- The stable order principle: children must know how to count in the right order
- The cardinal principle: children need to understand the last number in the set is the total amount
- Counting anything: children need to realise that anything can be counted, not just objects that can be touched, but also things like claps and jumps
- Order of counting doesn’t matter: children need to understand that the order of counting in the set is irrelevant and will still lead to the same amount

## How do children develop counting skills?

## Activities to boost number sense in Reception Year

## Crowd control

## Grouping straws

## Fastest 10 frames

## Everyday questions to develop number sense

Practice using the terms more than, fewer than and as many as by asking:

- Are there more grapes than tomatoes?
- Are there fewer tomatoes than grapes?
- Are there as many plates as people eating?

Remember to practice each sentence:

- There are more grapes than tomatoes
- There are fewer tomatoes than grapes
- There are as many plates as family members eating

## Number Rhymes

- Counting back and counting forward
- “No” or “none” (Five little ducks went swimming one day)
- Counting in pairs (two, four, six, eight, Mary at the cottage gate)
- Counting to five, 10 and beyond

## Problem solving, reasoning and numeracy

## Foundations

## Mark making

## Developing understanding with careful questioning

- I have made a pattern. What’s your pattern?
- How many blocks taller is my model compared to yours?
- How do we know this area is full?
- I have three cars, how many do you have?
- Do you have more?
- How do you know?

## Adding maths talk activities to your daily routine

The following activities can get you started:

## How many children are at school?

- How do we know this 10 frame is full?
- How many children are absent?
- What can you tell me about number seven?

## Sorting and grouping objects as a class

## Vote for a story

## Pattern Awareness

## What is mathematical pattern awareness?

- Shapes with regular features, such as a square or triangles with equal sides and angles, and shapes made with some equally spaced dots
- A repeated sequence: the most common examples are AB sequences, like a red, blue, red blue pattern with cubes. More challenging are ABC or ABB patterns with repeating units like red, green, blue or red, blue, blue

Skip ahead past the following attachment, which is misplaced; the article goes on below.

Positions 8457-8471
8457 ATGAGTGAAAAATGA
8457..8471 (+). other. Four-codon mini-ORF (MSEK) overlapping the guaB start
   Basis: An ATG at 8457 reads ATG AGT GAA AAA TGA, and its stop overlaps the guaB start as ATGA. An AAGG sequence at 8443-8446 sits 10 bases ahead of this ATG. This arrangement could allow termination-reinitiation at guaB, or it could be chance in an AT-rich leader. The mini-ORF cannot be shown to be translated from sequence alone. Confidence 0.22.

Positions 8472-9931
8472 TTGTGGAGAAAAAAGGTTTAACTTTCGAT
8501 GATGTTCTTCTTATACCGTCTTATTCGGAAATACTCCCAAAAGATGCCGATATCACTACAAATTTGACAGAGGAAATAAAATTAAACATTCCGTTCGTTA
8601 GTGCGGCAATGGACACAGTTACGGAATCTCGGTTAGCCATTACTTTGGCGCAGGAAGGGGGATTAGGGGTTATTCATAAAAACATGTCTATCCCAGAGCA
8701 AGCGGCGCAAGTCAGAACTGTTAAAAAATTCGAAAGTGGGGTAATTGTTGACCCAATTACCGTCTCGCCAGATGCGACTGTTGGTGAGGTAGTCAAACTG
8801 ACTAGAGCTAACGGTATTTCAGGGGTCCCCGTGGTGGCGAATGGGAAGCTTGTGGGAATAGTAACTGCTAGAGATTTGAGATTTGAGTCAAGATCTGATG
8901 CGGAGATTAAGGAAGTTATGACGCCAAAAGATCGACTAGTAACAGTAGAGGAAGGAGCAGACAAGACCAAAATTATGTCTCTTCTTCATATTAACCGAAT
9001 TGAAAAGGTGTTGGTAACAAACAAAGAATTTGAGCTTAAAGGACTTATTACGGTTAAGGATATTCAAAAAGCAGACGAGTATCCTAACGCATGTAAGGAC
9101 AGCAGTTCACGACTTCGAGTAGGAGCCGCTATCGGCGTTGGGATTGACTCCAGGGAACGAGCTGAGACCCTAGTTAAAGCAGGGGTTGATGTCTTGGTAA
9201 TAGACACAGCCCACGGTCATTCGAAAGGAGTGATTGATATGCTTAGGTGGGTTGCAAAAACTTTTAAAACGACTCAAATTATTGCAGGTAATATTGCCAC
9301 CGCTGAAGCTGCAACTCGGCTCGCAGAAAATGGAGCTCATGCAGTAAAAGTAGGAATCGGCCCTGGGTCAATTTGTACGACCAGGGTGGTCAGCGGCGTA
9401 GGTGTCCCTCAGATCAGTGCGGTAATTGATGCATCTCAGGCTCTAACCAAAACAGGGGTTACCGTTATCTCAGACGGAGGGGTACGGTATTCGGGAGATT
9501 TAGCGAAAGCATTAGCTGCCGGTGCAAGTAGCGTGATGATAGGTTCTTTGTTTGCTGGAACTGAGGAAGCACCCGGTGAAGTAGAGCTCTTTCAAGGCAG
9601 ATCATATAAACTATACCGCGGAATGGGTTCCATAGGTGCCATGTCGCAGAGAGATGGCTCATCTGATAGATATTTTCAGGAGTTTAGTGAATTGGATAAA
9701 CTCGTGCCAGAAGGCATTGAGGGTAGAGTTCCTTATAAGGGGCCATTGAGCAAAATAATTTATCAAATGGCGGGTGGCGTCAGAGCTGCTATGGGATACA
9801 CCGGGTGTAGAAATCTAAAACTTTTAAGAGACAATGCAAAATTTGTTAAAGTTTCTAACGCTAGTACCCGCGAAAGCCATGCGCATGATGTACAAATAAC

- a growing pattern, such as a staircase with equal steps

## Why is pattern awareness important?

Pattern awareness has been described as early algebraic thinking, which involves:

## Repeating Patterns

## Foundations — Your Reception Solution

## Cognitive Load Theory

## What is Cognitive Load Theory and why is it important?

The answer is simple — new skills demand more attention.

## Working memory

## Intrinsic versus extraneous load

## Supporting the transition to long-term memory

## Focused learning objective

## Activate prior learning

## Present information clearly

## Avoid cognitive overload

## Maths mastery for Early Years

## Early Years and CPA

## C is for concrete

## Spending time with real-life objects

## Early years and number bonds

## How to teach number bonds

## Concrete step

## Pictorial step

## Abstract step

## Early Years and place value

## Progress through concepts systematically

## Use the CPA approach to establish meaning

## Teach the ‘10-ness of 10’

## Progress to 20, then to 40

## Use base 10 blocks for 100 and 1000

## Approach larger numbers the same way

For example, you can identify and complete number patterns or find missing digits on a number line.

And a confident problem solver in maths is a confident problem solver in life.

Well done on making it to the end of our Ultimate Guide to Early Years.

If you’d like to learn more about Early Years, we recommend checking out the following links:

- NCETM: How Early Years children develop mathematical thinking (Podcast)
- NRICH: Early Years Foundation Stage Homepage
- The School of School: Episode 17 Play and early years (Podcast)
- Maths — No Problem! CPA approach

Also, don’t miss our other Ultimate Guides:

- The Maths — No Problem! Ultimate Guide to Maths Mastery
- The Maths — No Problem! Ultimate Guide to Assessment

## School of School Podcast

## Maths — No Problem!

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Modelling maths talk and discussion – language is part of maths learning because talking problems through is vital. Children need to hear specific mathematical

Foundation Stage Problem-Solving Activities: Reasoning and Numeracy EYFS. Mathematics is one of the seven areas of learning defined by the Early Years

Patterns are a great activity for mathematical problem-solving. You can create patterns of any objects that you can find! For example, with pieces of fruit

In Reception, your child will be introduced to numbers and counting, and will start to use basic mathematical language. An interest in maths and problem solving

Mar 25, 2019 - Explore Terresa Walker's board "Problem solving activities" on Pinterest. See more ideas about math activities, preschool math

Mathematics resources for children,parents and teachers to enrich learning. Problems ... Early Years Curriculum ... Year 1 are problem solving this morning.

May 26, 2019 - Explore Hayley Morton Smit's board "Maths Problem Solving activities" on Pinterest. See more ideas about math problem solving, teaching math

Solving Problems in Mathematics · Problem-Solving Strategies and Steps · How to Teach Problem Solving with Questions · 1. Puzzles · 2. Memory games · 3. Building

In this programme shows a group of four upper Key Stage Two children working on a challenging problem; looking at the interior and exterior angles of polygons

The EYFS requires children to be supported in developing their understanding of problem solving, reasoning and numeracy in a broad range of contexts in